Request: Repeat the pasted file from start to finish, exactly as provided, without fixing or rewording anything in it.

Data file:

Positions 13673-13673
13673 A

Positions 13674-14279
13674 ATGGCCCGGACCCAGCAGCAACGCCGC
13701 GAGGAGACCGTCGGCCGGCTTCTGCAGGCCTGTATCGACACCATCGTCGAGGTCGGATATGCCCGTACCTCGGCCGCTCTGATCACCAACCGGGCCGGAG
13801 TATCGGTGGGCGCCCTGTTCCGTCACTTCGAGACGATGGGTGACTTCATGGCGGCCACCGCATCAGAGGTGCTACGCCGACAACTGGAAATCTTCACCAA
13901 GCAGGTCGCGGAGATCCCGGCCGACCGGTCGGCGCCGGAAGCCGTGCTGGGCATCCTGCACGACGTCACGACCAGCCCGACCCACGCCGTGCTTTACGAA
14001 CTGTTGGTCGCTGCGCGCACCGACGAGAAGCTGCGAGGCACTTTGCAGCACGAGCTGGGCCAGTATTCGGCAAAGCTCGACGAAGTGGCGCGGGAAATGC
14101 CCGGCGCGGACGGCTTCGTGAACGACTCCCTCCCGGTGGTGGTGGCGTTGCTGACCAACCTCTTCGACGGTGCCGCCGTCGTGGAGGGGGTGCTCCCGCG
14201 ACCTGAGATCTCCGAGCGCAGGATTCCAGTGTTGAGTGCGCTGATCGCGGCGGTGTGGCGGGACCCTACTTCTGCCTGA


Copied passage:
Positions 13673-13673
13673 A

Positions 13674-14279
13674 ATGGCCCGGACCCAGCAGCAACGCCGC
13701 GAGGAGACCGTCGGCCGGCTTCTGCAGGCCTGTATCGACACCATCGTCGAGGTCGGATATGCCCGTACCTCGGCCGCTCTGATCACCAACCGGGCCGGAG
13801 TATCGGTGGGCGCCCTGTTCCGTCACTTCGAGACGATGGGTGACTTCATGGCGGCCACCGCATCAGAGGTGCTACGCCGACAACTGGAAATCTTCACCAA
13901 GCAGGTCGCGGAGATCCCGGCCGACCGGTCGGCGCCGGAAGCCGTGCTGGGCATCCTGCACGACGTCACGACCAGCCCGACCCACGCCGTGCTTTACGAA
14001 CTGTTGGTCGCTGCGCGCACCGACGAGAAGCTGCGAGGCACTTTGCAGCACGAGCTGGGCCAGTATTCGGCAAAGCTCGACGAAGTGGCGCGGGAAATGC
14101 CCGGCGCGGACGGCTTCGTGAACGACTCCCTCCCGGTGGTGGTGGCGTTGCTGACCAACCTCTTCGACGGTGCCGCCGTCGTGGAGGGGGTGCTCCCGCG
14201 ACCTGAGATCTCCGAGCGCAGGATTCCAGTGTTGAGTGCGCTGATCGCGGCGGTGTGGCGGGACCCTACTTCTGCCTGA